SINGAPORE — After a polyclinic doctor would not prescribe him four bottles of sedative cough syrup, a man turned aggressive and had to be escorted out the clinic. 

A few months later, he used a counterfeit S$1,000 note to illegally purchase the medicine from an online seller. 

Khalid Abdullah, 34, was on Tuesday (April 2) sentenced to 34 months’ jail and handed a S$3,000 fine for using counterfeit currency, possessing counterfeit currency and using abusive words on a public servant.

Three other charges, including two of using counterfeit currency and another charge of using criminal force, were taken into consideration for sentencing.


On March 29, 2022, Khalid went to Woodlands Polyclinic to visit a doctor. During his consultation, he demanded to be prescribed four bottles of sedative cough syrup. 

When he was turned down, the man turned “aggressive” and the doctor called for assistance, Deputy Public Prosecutor (DPP) Eugene Lau told the court on Tuesday. 

The polyclinic’s deputy head doctor, accompanied by the clinic’s operations manager and security officer, arrived at the consultation room and tried to explain to Khalid why they would not be able to prescribe the cough syrup he wanted. 

However, Khalid argued loudly and refused to leave the room, uttering abusive words to the deputy head doctor. 

He was repeatedly warned but charged towards the doctor and said: “I am not going to leave, what are you going to do?”

Khalid then grabbed the doctor’s shirt while continuing to shout at him. He was then escorted out by the doctor’s colleagues. 

A few months later in October 2022, Khalid purchased numerous counterfeit Singapore currency notes on e-commerce platform Shopee. 

He then illegally purchased cough syrup from an online seller who arrived with the goods in a truck. He used a counterfeit S$1,000 currency note to pay for S$400 worth of cough mixture and sleeping pills.

Court documents did not state the quantity of cough syrup and pills that were purchased. 

The seller believed the counterfeit note was genuine and gave Khalid S$600 in change. 

On Nov 24, 2022, the Khalid was arrested after trying to use six counterfeit S$1,000 notes.

Court documents said that Khalid tried to exchange the six counterfeit notes for foreign currency at a DBS Bank branch in Woodlands.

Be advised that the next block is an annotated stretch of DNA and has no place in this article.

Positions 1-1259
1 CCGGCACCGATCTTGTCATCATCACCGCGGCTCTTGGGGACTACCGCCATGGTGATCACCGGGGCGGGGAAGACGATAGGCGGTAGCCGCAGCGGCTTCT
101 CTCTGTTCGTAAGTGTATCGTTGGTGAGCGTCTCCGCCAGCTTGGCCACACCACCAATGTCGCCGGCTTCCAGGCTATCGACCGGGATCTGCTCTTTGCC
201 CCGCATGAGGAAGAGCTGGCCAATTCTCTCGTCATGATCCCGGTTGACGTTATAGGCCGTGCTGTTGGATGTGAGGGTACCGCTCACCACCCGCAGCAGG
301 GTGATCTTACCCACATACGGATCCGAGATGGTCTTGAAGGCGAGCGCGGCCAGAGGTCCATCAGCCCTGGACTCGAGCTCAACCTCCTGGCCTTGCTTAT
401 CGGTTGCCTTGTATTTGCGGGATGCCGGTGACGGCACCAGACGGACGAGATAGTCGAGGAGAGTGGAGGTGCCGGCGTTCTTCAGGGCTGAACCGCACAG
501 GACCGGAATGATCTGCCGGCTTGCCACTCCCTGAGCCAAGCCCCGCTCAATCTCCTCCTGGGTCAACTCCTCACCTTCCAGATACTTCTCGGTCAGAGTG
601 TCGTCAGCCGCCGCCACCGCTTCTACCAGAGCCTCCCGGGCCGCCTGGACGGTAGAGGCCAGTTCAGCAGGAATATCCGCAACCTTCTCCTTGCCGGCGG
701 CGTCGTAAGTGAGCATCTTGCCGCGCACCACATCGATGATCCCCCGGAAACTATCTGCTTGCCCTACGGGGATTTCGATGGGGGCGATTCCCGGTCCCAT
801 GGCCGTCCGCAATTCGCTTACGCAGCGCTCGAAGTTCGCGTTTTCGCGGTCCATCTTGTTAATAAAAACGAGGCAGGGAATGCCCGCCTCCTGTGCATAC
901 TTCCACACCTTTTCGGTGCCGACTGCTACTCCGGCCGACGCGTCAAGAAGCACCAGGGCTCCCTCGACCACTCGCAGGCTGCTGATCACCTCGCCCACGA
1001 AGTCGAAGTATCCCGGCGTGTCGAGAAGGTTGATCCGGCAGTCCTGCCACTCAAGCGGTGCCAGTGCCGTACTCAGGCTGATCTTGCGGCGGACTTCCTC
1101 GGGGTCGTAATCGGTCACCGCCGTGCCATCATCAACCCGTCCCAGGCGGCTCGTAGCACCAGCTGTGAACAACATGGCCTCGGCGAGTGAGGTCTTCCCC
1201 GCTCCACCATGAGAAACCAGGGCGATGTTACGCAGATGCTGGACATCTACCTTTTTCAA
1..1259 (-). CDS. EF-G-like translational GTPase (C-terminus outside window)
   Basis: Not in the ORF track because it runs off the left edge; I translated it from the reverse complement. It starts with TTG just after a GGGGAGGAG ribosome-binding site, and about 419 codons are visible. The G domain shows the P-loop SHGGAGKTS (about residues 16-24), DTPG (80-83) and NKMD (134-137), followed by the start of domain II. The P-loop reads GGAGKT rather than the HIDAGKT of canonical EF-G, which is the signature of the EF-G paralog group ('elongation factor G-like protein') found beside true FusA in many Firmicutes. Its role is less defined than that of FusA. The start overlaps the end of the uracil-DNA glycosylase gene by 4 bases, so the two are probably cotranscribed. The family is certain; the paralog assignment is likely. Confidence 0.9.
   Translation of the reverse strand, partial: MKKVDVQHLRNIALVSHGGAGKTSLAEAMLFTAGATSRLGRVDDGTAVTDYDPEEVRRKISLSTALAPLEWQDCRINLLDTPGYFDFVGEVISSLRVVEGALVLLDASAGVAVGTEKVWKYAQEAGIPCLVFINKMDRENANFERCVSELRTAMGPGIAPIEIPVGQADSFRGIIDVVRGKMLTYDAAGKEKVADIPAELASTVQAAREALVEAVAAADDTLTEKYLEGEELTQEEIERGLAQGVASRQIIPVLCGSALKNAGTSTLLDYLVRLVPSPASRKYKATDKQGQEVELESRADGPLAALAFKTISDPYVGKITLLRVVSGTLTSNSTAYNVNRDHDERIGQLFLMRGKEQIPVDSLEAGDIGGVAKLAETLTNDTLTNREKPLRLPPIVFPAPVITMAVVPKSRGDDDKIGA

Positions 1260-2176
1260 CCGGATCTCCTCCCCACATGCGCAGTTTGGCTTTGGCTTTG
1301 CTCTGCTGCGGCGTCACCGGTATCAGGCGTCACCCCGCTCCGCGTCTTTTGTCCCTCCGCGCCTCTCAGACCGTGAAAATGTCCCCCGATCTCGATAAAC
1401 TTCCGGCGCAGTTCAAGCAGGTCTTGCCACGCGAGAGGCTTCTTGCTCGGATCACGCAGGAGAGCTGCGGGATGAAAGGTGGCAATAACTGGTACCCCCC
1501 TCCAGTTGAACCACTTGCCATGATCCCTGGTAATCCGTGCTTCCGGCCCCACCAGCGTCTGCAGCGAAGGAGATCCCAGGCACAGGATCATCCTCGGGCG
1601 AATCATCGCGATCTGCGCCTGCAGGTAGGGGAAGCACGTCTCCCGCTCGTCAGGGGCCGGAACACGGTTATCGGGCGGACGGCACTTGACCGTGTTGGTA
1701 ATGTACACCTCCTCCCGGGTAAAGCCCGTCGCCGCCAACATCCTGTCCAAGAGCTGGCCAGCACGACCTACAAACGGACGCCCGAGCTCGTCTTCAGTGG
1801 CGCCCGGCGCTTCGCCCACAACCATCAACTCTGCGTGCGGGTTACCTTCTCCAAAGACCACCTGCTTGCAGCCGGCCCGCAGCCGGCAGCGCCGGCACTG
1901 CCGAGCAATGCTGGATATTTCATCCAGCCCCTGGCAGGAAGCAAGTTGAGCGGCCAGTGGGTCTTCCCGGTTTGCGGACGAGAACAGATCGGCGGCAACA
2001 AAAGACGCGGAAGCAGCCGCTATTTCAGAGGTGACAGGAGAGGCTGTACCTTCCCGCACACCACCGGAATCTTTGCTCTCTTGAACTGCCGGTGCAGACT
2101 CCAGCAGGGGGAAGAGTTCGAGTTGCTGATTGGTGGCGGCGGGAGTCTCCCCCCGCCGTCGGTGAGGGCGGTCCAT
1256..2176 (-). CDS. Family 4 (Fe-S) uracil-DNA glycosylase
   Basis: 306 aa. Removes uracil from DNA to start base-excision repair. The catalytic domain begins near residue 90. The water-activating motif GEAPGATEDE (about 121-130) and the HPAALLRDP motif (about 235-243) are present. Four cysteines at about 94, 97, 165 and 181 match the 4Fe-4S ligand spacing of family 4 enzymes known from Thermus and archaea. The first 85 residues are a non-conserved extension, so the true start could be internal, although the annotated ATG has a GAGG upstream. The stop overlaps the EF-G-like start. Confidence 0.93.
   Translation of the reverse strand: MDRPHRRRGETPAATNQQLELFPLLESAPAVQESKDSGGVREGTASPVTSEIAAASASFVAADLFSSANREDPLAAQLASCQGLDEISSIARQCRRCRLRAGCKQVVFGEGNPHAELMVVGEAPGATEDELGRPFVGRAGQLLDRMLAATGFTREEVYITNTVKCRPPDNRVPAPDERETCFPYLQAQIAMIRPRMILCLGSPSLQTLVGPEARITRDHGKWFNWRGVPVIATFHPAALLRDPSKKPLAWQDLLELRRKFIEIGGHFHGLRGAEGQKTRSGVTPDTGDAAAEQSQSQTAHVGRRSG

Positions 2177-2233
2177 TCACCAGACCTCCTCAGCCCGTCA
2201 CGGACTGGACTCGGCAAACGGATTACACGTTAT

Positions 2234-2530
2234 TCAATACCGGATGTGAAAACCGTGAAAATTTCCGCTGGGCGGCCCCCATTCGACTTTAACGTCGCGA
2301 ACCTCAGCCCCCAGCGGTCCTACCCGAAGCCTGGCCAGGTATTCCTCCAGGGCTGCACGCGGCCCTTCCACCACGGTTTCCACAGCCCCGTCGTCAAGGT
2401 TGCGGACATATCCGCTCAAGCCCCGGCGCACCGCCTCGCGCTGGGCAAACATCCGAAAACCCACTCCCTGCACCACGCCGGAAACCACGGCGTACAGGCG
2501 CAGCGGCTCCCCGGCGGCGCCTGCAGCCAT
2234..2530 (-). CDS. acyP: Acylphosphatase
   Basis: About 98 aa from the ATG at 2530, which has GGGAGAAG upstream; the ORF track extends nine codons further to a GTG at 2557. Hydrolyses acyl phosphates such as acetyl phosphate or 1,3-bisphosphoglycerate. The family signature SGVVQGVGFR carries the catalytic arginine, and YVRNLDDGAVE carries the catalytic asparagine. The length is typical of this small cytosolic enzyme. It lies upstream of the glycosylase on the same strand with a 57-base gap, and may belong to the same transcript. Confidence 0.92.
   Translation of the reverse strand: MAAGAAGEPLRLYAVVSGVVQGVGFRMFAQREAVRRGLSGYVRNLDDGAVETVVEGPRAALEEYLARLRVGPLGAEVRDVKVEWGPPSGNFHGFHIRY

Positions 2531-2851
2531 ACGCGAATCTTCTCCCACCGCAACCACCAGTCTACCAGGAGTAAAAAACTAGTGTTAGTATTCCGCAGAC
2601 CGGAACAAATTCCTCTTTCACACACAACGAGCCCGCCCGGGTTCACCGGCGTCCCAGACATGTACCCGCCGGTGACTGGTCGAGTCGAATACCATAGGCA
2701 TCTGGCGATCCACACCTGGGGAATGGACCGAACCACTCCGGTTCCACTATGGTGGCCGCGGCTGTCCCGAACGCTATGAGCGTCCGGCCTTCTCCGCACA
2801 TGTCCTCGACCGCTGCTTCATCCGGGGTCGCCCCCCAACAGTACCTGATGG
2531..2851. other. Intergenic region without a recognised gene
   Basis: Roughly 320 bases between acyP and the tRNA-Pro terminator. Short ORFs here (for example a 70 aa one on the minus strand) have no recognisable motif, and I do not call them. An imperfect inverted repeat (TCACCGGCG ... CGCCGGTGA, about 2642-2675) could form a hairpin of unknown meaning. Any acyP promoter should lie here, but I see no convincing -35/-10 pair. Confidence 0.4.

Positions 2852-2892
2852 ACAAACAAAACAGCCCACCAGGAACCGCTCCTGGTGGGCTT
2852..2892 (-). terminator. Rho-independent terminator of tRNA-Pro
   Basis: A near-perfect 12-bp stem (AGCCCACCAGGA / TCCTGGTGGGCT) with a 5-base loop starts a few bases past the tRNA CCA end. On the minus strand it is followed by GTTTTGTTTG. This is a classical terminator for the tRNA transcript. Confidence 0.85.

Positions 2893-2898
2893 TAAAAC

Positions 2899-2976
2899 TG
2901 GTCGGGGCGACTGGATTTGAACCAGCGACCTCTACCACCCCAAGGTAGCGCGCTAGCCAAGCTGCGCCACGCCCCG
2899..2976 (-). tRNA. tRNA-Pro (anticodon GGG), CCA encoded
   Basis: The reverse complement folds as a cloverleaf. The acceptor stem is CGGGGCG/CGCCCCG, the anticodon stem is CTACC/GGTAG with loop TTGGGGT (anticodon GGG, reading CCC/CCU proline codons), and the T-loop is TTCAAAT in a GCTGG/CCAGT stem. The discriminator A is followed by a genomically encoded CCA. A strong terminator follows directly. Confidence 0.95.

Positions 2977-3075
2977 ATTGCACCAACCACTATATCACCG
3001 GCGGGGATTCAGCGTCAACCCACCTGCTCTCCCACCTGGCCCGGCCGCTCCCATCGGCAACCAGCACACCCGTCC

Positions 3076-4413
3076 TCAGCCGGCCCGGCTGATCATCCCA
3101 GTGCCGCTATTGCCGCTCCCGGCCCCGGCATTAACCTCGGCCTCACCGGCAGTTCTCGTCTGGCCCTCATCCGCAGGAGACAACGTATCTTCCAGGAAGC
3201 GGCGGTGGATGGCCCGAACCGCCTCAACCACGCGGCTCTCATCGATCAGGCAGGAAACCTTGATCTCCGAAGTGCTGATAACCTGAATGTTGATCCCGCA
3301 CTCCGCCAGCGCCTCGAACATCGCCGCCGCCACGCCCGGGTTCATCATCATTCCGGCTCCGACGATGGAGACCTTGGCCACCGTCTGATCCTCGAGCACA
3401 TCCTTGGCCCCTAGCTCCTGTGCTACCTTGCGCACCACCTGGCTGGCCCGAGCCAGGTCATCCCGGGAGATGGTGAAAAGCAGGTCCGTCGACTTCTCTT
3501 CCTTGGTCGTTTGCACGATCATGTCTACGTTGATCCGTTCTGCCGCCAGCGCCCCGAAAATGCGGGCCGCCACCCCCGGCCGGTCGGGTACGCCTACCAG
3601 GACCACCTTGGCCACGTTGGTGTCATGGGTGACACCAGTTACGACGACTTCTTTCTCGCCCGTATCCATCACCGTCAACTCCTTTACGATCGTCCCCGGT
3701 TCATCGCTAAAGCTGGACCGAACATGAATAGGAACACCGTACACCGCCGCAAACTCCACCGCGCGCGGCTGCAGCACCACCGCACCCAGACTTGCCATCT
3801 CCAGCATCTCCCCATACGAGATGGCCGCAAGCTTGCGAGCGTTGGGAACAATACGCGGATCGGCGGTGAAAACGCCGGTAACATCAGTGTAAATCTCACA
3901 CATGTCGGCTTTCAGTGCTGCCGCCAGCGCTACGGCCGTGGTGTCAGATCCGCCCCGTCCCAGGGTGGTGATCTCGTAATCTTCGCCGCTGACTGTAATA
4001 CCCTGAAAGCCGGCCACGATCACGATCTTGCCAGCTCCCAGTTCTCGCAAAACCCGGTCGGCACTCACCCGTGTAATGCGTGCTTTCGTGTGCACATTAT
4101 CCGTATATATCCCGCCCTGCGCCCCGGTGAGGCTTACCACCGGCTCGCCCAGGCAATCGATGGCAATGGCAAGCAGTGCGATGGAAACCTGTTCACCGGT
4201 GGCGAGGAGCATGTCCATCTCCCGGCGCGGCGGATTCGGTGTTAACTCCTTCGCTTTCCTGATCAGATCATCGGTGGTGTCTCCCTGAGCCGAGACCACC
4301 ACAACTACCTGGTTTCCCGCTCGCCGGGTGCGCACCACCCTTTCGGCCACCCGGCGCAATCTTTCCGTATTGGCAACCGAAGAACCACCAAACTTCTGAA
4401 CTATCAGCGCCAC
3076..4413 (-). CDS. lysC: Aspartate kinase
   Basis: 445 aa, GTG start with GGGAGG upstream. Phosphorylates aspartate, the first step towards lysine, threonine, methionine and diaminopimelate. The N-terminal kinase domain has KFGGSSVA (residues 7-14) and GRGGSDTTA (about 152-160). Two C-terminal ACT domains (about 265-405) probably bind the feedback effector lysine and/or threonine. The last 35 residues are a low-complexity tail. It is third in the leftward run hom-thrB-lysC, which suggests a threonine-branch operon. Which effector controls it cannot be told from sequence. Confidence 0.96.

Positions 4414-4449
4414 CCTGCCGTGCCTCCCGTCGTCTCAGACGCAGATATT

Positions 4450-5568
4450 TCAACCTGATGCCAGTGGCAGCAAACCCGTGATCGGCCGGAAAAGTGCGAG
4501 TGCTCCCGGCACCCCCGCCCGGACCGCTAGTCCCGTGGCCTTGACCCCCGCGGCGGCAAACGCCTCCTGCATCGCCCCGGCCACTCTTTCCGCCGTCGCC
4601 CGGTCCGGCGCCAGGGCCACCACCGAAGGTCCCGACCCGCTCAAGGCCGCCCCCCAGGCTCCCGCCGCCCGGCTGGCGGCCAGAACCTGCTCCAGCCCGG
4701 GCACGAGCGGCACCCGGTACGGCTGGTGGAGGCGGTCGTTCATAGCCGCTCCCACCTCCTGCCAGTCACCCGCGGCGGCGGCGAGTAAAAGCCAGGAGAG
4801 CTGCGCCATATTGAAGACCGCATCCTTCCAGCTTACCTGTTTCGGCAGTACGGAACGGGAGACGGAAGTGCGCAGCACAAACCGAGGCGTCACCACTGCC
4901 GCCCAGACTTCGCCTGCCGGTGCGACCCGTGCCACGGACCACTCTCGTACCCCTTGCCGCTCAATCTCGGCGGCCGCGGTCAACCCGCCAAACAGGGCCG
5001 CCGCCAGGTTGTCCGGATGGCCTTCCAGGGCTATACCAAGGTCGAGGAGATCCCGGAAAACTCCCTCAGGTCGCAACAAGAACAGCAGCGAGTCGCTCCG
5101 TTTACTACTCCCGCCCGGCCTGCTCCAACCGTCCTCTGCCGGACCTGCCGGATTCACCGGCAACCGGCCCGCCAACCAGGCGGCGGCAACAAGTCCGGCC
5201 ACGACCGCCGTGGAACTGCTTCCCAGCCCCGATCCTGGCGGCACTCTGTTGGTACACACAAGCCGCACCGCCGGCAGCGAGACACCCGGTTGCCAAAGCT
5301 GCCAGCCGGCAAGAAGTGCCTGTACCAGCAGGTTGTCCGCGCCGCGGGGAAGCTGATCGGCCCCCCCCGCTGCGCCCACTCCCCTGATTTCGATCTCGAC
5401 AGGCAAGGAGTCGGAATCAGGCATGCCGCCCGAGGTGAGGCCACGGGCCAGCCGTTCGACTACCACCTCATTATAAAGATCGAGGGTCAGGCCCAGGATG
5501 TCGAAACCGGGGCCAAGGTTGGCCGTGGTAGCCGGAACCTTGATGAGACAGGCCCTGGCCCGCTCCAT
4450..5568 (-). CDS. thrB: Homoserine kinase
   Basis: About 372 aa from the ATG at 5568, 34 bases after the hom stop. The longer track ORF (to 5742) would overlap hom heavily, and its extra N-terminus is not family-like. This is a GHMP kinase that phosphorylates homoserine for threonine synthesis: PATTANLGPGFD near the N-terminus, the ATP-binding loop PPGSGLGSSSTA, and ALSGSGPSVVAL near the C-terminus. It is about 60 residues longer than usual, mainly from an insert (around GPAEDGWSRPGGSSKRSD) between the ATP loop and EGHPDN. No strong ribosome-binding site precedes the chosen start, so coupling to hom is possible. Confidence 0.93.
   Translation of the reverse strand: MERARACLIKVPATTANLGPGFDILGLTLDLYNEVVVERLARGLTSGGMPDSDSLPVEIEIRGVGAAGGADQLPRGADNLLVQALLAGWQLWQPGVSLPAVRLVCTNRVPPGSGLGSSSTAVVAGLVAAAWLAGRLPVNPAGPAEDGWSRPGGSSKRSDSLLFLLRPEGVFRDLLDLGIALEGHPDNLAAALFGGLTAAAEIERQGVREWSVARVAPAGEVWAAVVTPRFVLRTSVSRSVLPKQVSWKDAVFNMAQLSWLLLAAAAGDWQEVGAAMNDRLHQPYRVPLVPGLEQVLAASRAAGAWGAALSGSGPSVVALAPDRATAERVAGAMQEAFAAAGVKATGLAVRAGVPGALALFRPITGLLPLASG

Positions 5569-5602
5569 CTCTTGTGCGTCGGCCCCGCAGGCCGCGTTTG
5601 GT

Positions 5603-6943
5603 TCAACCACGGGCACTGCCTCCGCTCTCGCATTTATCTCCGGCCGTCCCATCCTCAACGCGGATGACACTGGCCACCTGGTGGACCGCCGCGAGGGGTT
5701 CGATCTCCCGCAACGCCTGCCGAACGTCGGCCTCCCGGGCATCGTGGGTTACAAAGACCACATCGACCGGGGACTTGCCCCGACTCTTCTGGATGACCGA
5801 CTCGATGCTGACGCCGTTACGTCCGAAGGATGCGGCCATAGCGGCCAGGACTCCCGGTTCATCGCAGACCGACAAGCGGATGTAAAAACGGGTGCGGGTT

Police searched his residence on the same day and seized 78 pieces of counterfeit currency amounting to S$18,495, which Khalid admitted to purchasing on Shopee. 

The prosecution sought a sentence of between three and five years jail and a fine of S$3,000 to S$5,000 for the offences. 

For the offence under the Protection from Harassment Act, DPP Lau said that Khalid had been “persistent” in his unruly behaviour and used criminal force against the victim. 

In relation to the offences involving the counterfeit notes, he added that counterfeiting is a “very serious offence that undermines the economy” and the currency in Khalid’s possession had a “high face value” of over S$18,000.

The man’s lawyer, Mr Amarjit Singh Sidhu from Amarjit Sidhu Law argued for a lighter sentence of two years and six months’ jail and a fine of S$3,000. 

He said that his client, who is currently unemployed, was remorseful and suffered from multiple ailments, including diabetes, hypertension and asthma.

Khalid has also been diagnosed with major depressive disorder, benzodiazepine use disorder and zolpidem use disorder, according to a report from the Institute of Mental Health, although his lawyer acknowledged that the diagnosis did not bear a “contributory link” to his offences. 

Benzodiazepines are a type of medication that are used to treat anxiety while zolpidem is a medication used to treat insomnia.

For using a counterfeit currency as genuine, Khalid could have been jailed for up to 20 years and fined. 

Anyone who possesses forged or counterfeit currency can be jailed for up to 15 years and be fined. 

Those who use abusive language to a public servant can be jailed for up to 12 months or be fined up to S$5,000, or receive both punishments. 


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